I gave birth to my beautiful little lady at 29 weeks gestation, and we spent 43 days in the NICU. Fortunately, my daughter did not face any complications, diagnoses or surgeries. However, as many NICU parents can attest, the NICU experience is traumatic regardless of whether those things are faced.
Our daughter is almost six months and she is doing incredible! She is the perfect addition to our little family; we have the sweetest and most joyful of days with her. Like many, I came across Hand to Hold online through articles posted in support groups on Facebook. I did not receive any Hand to Hold services while my daughter was in the NICU, and I was not even aware that these services were available. Looking back, I wish I had.
The only support my husband and I received while in the NICU and after being discharged was from our doula. She checked on us via phone calls, text, and in person. She provided awesome postpartum support for me and continues to provide support for us now. Other than doula services, we did not receive support from within the NICU nor any postpartum support once our daughter was discharged. Not only was paying for food, gas, parking, and other expenses financially taxing, but having to pay for extended doula services could have been avoided if more support was made available in the NICU.
There are three things in particular that would have been beneficial to my husband and I if made available:
- Free parking – We paid $80-$100 every week for parking, not including gas.
- At least two free meals daily – Since I am a breastfeeding mom, I was given a Freedom Pay card each day with a credit, but it did not cover a full meal, and my husband almost always had to pay out of pocket. While I appreciated the credit, we still had to factor in cafeteria food costs as a daily expense. Additionally, I felt guilty because what about non-breastfeeding moms?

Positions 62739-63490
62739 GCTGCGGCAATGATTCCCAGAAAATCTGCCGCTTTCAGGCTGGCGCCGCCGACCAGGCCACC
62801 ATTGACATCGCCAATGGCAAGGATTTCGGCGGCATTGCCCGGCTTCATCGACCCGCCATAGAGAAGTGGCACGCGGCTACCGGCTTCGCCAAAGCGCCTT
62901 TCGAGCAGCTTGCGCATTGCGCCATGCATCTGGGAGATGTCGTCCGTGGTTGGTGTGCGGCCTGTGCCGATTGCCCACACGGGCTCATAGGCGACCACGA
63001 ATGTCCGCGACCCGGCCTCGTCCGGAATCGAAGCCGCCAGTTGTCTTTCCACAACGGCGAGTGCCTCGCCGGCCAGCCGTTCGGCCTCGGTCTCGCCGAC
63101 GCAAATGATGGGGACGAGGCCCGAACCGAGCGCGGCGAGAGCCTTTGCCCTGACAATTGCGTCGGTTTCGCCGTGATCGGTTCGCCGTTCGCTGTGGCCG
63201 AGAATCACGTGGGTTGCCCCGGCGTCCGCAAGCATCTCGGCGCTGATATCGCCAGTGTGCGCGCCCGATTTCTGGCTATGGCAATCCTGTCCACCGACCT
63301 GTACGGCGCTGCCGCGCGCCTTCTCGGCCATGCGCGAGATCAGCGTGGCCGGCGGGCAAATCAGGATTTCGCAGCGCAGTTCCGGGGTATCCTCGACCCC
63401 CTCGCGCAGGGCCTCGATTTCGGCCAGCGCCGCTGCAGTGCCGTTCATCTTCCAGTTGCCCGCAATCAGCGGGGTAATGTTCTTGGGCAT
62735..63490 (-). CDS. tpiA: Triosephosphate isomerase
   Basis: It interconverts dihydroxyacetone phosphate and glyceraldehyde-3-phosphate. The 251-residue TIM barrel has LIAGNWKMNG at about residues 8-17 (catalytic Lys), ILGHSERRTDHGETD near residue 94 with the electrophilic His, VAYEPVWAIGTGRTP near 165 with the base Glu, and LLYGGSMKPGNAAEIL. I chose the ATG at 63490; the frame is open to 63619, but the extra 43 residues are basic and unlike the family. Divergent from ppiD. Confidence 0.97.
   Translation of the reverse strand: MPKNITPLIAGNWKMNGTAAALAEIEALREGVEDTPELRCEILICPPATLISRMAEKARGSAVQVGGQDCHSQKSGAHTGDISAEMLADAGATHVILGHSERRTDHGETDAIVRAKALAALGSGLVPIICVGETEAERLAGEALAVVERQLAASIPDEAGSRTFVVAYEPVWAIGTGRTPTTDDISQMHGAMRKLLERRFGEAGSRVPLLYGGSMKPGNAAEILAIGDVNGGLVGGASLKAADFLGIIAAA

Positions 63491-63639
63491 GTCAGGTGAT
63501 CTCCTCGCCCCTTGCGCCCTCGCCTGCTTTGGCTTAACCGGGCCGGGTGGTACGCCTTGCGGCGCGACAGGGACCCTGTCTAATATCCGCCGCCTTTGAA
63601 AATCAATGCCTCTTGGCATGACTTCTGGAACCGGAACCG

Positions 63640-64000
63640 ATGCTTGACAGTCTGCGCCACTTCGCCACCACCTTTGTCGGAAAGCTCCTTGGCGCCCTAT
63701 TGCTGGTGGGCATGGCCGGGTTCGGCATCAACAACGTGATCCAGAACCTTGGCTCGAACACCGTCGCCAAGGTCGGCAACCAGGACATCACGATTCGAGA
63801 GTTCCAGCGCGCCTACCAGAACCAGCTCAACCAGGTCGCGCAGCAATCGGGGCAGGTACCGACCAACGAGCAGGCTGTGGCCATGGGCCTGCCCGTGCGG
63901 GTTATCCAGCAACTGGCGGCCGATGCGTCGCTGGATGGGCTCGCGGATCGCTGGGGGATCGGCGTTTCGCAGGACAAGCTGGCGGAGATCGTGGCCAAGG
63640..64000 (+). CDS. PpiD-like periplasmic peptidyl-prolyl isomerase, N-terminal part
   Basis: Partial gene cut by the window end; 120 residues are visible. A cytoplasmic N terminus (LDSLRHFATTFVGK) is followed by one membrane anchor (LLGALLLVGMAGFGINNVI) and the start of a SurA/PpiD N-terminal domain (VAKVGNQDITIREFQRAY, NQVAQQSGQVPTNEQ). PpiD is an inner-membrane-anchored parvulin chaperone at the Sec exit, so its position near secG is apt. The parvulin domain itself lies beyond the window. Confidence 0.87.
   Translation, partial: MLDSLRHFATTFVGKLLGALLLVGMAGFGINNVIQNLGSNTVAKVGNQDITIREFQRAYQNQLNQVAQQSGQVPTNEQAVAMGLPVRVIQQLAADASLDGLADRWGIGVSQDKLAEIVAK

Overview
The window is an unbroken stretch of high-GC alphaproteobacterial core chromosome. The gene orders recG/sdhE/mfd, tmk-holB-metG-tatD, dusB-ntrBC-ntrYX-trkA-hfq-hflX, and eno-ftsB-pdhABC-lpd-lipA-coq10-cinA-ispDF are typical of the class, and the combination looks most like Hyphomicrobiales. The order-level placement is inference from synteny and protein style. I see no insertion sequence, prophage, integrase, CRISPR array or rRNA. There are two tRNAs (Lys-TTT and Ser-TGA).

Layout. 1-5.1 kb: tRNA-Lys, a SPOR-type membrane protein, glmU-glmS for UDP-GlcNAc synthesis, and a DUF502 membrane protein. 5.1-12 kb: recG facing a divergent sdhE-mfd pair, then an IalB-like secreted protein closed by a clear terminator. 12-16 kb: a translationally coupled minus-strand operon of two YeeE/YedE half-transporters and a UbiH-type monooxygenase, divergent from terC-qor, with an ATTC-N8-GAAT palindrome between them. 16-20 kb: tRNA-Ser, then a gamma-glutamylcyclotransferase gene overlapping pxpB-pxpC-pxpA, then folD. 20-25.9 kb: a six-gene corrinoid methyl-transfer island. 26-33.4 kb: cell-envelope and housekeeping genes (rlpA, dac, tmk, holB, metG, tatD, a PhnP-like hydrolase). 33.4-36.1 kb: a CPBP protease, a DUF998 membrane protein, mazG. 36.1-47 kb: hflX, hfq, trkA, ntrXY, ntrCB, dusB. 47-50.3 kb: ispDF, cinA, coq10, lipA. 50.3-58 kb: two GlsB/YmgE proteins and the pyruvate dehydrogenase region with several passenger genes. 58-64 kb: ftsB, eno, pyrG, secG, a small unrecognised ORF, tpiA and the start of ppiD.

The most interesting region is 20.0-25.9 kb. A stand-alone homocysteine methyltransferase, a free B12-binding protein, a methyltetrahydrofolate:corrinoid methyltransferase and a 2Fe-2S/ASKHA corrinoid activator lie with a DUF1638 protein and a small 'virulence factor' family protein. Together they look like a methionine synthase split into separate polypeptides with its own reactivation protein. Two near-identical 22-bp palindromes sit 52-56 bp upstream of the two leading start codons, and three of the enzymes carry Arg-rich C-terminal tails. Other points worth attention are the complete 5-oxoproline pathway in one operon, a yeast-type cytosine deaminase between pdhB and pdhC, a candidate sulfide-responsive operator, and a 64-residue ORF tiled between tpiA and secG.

- Mental health support – There were no psychological services offered to us while in the NICU. We are still working through some emotions and experiences we did not have the opportunity to process while our daughter was in the NICU. We were back and forth each day from our home to the NICU, emotionally traumatized and burned out.
READ AND DOWNLOAD: HOW TO HELP A NICU FAMILY
The toughest part about coping has been realizing that while I did experience a great deal of trauma from our daughter being in the NICU, it was the lack of family support that almost led me to postpartum depression. With that being said, friends and family members can best support a family in the NICU by respecting parent’s wishes, being there for support, and asking, “What do you need?” before anything else. Additionally, I would encourage family and friends of parents going through the NICU to do research. While it would be ideal for parents to catch family and friends up on everything right away and educate while in the NICU, it isn’t always realistic, as parents are trying to process everything themselves.
There are a few things I learned from my experience that I’d like to pass on to parents currently going through the NICU. First, don’t be afraid to advocate for your baby. Secondly, get a therapist. Thirdly, ask questions repeatedly. If it helps you cope or process, ask. Even if you just asked the day nurse and now it’s night shift, ask again. There are a ton of new terms that will be thrown at you and sometimes you may not want to ask because it might sound silly, but you are new to this. It’s okay to ask questions. Fourthly, request primary nurses. This will save a lot of trouble. Finally, grace yourself and give yourself permission to feel. Don’t suppress your emotions; do whatever you have to do to handle them in a healthy way. You’ll soon find out that despite what it looks or feels like, you are so much stronger than you think.
READ NEXT: CARING FOR YOUR MENTAL HEALTH IN THE NICU
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About the author
Kayleon Dortch-Elliott is a wife, NICU mom, author and founder of By Grace Not Perfection LLC. She strives to encourage and motivate all women with their personal development, emphasizing self-reflection, self-care and rest through motivational speaking, writing and providing inspirational resources. Her 45-Day Keepsake Journal for NICU Mamas is available for purchase on her site or on Amazon.